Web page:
Complicated Female Characters Played By Robin Wright, Viola Davis, Rule TV

Viola Davis Robin Wright Emmy Race
Courtesy of ABC/Netflix

If anyone is looking for strong, complicated women in entertainment, they need go no further than their own home — remarkable women are showing up time and again on television. While things may have improved in recent years at the cinema, the very medium of TV lends itself to telling longer stories that allow leading ladies to play out complex arcs that defy the idea a character has to always make the right (or “likable”) choice.

Last year, Viola Davis won lead actress in a drama for playing Annalise Keating, a brilliant, bisexual law professor who is also deeply deceptive and unfaithful to her husband in ABC’s “How to Get Away With Murder.” While such characters might be found elsewhere on television, are any of them the leads of a network show, let alone a woman? Would such a character even exist in the space of a two-hour movie without simply being a go-to villain? But with 15 episodes in its first season to tell her story, Davis managed to make Keating compelling, sympathetic and even relatable.

Davis isn’t the only one; audiences love Taraji P. Henson’s scheming Cookie on the Fox hit “Empire,” a role that plays to the strengths of the actress who was underutilized in her previous TV roles on series such as  “Person of Interest” and “Boston Legal.” Robin Wright has been delivering great performances in movies for 30 years, but has any previous role allowed her the opportunity to shine as much as Claire Underwood on “House of Cards”? Is it any wonder why Oscar winners like Jessica Lange and Jane Fonda and superstars like Jennifer Lopez and Lady Gaga come to television, where they can sink their teeth into juicy parts?

“With 15 episodes to tell her story, Davis managed to make Keating compelling, sympathetic and even relatable.”
@jenelleriley on Twitter

This year saw an influx of new faces willing to tackle complicated women. Krysten Ritter finally found the perfect role in “Marvel’s Jessica Jones” as a butt-kicking superhero. The aforementioned Lopez enjoyed her best work in years on “Shades of Blue,” while three-time Oscar nominee Joan Allen tried her hand at network television with “The Family.” The latter won’t see a second season; ABC cancelled the show after a 13-episode run, but that doesn’t diminish Allen’s powerful, nuanced work as a woman who believes her missing son has been returned after 10 years. What began as a sympathetic role took a turn when Allen’s character Claire Warren realizes her son is an imposter, and chooses to continue the charade for political purposes. For an actress who has played her share of mothers to great effect, “The Family” offered Allen a whole new take on the role.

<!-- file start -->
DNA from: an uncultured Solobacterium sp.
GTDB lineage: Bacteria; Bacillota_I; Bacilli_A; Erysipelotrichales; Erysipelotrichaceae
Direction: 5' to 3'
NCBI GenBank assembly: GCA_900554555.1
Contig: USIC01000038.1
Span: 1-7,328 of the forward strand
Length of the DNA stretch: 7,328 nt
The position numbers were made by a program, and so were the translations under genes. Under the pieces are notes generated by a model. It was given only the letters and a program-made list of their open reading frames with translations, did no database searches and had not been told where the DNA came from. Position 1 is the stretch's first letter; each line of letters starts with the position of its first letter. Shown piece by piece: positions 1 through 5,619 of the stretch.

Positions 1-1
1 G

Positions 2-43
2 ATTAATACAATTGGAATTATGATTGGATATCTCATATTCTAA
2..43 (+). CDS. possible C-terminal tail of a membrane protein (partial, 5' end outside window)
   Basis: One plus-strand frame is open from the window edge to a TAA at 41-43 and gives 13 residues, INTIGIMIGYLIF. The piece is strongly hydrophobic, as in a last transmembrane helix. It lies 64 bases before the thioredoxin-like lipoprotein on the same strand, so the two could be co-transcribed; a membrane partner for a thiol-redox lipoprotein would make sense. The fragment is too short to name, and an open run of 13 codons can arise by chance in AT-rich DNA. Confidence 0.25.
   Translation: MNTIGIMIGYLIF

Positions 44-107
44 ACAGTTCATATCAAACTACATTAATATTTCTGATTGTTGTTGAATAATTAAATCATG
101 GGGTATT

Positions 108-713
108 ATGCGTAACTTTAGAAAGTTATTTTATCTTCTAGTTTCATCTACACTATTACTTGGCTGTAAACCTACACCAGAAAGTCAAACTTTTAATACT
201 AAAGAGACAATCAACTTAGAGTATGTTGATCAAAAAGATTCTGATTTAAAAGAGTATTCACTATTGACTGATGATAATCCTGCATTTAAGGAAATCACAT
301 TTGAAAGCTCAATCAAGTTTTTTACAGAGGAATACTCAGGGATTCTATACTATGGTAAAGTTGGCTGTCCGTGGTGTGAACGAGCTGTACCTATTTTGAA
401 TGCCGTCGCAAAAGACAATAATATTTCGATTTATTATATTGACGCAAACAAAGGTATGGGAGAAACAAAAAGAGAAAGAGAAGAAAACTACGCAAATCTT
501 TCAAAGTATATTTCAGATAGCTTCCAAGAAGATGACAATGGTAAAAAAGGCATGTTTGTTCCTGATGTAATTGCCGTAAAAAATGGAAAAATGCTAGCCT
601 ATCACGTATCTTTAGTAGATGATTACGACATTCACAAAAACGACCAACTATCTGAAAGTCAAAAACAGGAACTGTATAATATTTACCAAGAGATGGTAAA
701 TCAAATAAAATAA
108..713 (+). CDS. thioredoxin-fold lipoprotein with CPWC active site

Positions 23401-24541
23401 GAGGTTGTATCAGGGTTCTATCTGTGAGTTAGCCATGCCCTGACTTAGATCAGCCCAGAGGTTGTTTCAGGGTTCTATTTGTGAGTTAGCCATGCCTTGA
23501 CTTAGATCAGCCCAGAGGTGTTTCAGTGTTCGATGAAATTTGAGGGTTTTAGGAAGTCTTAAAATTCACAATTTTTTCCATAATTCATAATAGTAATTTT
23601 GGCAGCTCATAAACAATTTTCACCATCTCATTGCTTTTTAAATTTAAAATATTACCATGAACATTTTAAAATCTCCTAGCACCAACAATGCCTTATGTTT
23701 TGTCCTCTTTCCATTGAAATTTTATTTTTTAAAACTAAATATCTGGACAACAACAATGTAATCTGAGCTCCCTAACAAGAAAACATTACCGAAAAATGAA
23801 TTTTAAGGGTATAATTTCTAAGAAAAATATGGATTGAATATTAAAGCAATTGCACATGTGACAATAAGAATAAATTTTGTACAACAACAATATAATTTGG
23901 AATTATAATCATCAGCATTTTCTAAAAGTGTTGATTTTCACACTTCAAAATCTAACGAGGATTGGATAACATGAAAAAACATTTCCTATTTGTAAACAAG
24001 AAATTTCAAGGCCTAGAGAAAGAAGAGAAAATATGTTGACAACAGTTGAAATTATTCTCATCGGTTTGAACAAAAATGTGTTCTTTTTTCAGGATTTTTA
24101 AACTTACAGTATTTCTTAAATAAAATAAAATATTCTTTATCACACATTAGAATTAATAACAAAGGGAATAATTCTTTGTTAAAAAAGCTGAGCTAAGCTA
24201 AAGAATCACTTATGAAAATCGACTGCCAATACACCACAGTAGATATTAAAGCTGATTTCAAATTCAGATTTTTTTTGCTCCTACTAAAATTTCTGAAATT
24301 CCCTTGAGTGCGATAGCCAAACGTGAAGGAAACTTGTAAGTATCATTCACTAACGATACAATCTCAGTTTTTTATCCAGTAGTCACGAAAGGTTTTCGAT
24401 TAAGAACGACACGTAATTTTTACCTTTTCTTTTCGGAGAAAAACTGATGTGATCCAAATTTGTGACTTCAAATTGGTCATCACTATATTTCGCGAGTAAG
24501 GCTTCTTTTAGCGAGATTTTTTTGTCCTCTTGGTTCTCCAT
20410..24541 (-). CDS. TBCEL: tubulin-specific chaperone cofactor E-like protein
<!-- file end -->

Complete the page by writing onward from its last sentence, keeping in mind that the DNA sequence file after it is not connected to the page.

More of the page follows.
It’s not just on the drama side; over in comedy, actresses like Julia Louis-Dreyfus (“Veep”) and Aya Cash (“You’re the Worst”) are willing to go for broke with warts-and-all portrayals of flawed women. Lena Dunham on “Girls” has never asked for anyone’s approval, something that also applies to the “Broad City” ladies Ilana Glazer and Abbi Jacobson.

Last season saw the introduction of perhaps the most divisive, complicated woman on TV: Rachel Bloom’s lawyer Rebecca Bunch on the CW’s “Crazy Ex-Girlfriend.” After moving cross country to essentially stalk a former boyfriend, she interferes in his existing relationship and treats a potential suitor with disdain that sometimes borders on cruelty. It’s a delicate balance, and Bloom never asks us to like Rebecca — just to bear witness. Near the end of the season she finally realizes how hurtful her actions are, singing the song “I’m the Villain in My Own Story.”

That’s not to say women have to be conniving to entertain; Ellie Kemper manages to bring depth to the sweet title character of “Unbreakable Kimmy Schmidt,” Tracee Ellis Ross (“Black-ish”) and Constance Wu (“Fresh Off the Boat”) are breathing new life into the sitcom mom trope playing smart, funny heads of their households. But as TV is often the best reflection of society, it’s wonderful to see so many fascinating women take the lead.

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  1. Jane says:

    The writer of the article has not watched any episode of How To Get Away With Murder, as proven by her 2 statements on the main character Annalise Keating. First, the writer describes Keating as “a brilliant, bisexual law professor who is also deeply deceptive and unfaithful to her husband.” Any casual viewer would easily point out that why this is a gross misstatement of facts, since her husband is actually a domestic abuser and a sexual predator at a university, so needless to say he’s he one that is actually deceptive and unfaithful. Second, the writer states that “Davis managed to make Keating compelling, sympathetic and even relatable.” This is again a categorically false statement because Keating is a very relatable character to women who’ve suffered any degree and form of domestic abuse and also to those who battle self esteem / self-harm issues or suicidal thoughts on a daily basis while maintaining a successful career and lifestyle. Keating may not be a nice / friendly character in the traditional tv sense, but she is certainly a very relatable character in the reality sense.

    So while I definitely appreciate the writer’s intentions to help the momentum of powerful and interesting female characters on mainstream tv, the arguments definitely would be more convincing and strengthened had the writer actually watched some episodes of the shows being discussed.

  2. thosmoody says:

    And don’t forget Eva Green in “Penny Dreadful!”

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